Re: [tied] The English 1ps pronoun "Nerzmee"

From: Piotr Gasiorowski
Message: 17138
Date: 2002-12-12

I don't recall if this has been emphasised so far in this thread so I apologise if I'm unnecessarily repeating a point already made, but the use of "I" in PIE, a language with unambiguous 1st person verb endings, was certainly different from what anyone's English-based hunches might suggest. *eg^(om) (or whatever) was not used automatically as the subject of a first-person statement unless there was a reason to highlight the first person (as when changing the topic). It was a "moi, je..." or "(as for) me..." kind of thing, almost like a sentence adverbial, and this is certainly the reason why the was suppletive with regard to the rest of the paradigm. So at least the pragmatic aspect of your analysis makes sense.


----- Original Message -----
From: "Glen Gordon" <glengordon01@...>
To: <>
Sent: Thursday, December 12, 2002 8:41 AM
Subject: [tied] The English 1ps pronoun "Nerzmee"

> I just realized something that is relevant to the discussion of
> whether *eg or *ego: is more original and how one splices the
> word semantically and morphologically.
> It dawned on me that I grew up listening to my mother use both "I"
> and another pronoun in certain situations which I cheekily write as
> "Nerzmee" which is just her dialectal way of saying "(And) then
> there's me...". When I think about it, this is precisely what *ego:
> meant! The verb *e-ge- then would be better translated as the
> general statement "there is" (or French "il y a"). Thus we have
> *e "here/there" + *ge "then" + *-o: "I" meaning "Then there (is) me."
> This explains why it exists in the indicative, rather than in another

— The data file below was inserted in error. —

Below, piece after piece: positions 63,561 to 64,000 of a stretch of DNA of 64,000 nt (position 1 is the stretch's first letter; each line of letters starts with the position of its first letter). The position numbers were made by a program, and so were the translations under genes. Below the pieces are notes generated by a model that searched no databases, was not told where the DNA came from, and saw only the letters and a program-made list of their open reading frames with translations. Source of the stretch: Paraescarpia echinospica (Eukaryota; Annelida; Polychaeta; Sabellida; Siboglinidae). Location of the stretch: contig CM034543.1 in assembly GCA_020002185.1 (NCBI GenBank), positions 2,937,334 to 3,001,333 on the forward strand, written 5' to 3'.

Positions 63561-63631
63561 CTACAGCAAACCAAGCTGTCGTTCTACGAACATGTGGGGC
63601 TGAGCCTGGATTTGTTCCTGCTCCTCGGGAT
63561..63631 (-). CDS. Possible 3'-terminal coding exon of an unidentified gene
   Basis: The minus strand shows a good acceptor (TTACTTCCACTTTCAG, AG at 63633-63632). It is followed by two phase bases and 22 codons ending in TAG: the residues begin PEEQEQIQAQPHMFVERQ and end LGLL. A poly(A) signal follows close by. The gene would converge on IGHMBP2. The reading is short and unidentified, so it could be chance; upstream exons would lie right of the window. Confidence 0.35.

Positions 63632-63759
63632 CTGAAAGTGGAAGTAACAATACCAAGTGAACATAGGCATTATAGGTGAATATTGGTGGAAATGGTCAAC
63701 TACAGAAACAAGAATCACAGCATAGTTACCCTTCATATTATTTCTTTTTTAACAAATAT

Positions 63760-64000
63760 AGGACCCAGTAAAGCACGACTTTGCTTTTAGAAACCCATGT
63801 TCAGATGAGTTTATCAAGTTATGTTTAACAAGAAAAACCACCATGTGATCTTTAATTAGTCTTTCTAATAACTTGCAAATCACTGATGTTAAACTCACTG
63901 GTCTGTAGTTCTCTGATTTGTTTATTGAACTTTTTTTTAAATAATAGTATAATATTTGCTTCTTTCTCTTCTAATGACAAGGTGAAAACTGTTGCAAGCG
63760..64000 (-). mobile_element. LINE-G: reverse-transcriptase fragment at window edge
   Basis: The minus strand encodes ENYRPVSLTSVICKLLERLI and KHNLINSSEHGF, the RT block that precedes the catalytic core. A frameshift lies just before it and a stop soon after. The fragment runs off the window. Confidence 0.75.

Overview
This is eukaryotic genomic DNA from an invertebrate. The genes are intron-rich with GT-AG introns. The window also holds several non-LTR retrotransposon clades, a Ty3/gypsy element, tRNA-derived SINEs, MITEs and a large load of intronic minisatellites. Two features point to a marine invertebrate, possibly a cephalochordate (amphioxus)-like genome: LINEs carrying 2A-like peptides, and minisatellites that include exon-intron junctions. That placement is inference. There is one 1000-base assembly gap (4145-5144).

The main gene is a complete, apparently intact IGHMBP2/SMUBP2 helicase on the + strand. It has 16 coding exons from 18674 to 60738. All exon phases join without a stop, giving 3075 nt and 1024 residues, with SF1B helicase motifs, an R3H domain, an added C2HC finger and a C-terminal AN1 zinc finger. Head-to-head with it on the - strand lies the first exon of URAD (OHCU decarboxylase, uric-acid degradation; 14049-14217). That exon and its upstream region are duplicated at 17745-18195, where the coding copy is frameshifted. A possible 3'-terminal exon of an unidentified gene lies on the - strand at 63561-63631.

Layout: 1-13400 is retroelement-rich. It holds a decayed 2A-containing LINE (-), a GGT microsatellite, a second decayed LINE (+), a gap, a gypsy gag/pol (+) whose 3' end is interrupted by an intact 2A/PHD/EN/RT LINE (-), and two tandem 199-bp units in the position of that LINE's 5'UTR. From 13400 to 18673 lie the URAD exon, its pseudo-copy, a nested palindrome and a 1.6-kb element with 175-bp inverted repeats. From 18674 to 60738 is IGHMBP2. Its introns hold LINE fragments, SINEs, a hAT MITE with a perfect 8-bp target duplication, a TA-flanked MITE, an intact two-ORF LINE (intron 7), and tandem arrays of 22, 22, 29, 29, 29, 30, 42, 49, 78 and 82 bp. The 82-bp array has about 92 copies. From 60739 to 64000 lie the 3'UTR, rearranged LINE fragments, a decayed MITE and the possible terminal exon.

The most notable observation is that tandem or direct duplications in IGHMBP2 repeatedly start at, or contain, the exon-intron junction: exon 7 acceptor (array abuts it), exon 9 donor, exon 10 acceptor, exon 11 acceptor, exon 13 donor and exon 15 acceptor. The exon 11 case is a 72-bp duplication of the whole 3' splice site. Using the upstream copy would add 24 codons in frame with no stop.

> mood. Using *ego: in a sentence would be like literally saying "Then
> there's me going crazy again" or "Then there's me, I'm moving to
> Montreal," etc. We do this in English, for god's sakes.
> Now *ego: can certainly be seen as a less abrupt manner in which to
> change the focus of the topic to oneself. Culturally, it is often the
> case that drawing attention to oneself is seen as a form of arrogance.
> So, naturally, "then there's me" is sort of a more subtle and more
> round-about way of self-referral without offending your compatriots
> or superiors.
> So, when I think about *ego: I wonder if maybe the expected and more
> ancient **mu was temporarily used alongside it, the former being more
> indirect (and thus more respectful) and the latter much more direct
> (and thus familial, but going out of style for being too crude).
> Let's see -- An Inukitut /uvanga/ AND English /then there's me/ for
> Indo-European *ego: and still no examples showing what *eg is supposed
> to signify. Frankly, I think this *eg thing is cracked. Hahahahahahaha
> hahahahahahahahahaha! Nevermind. I need sleep.
> - gLeN
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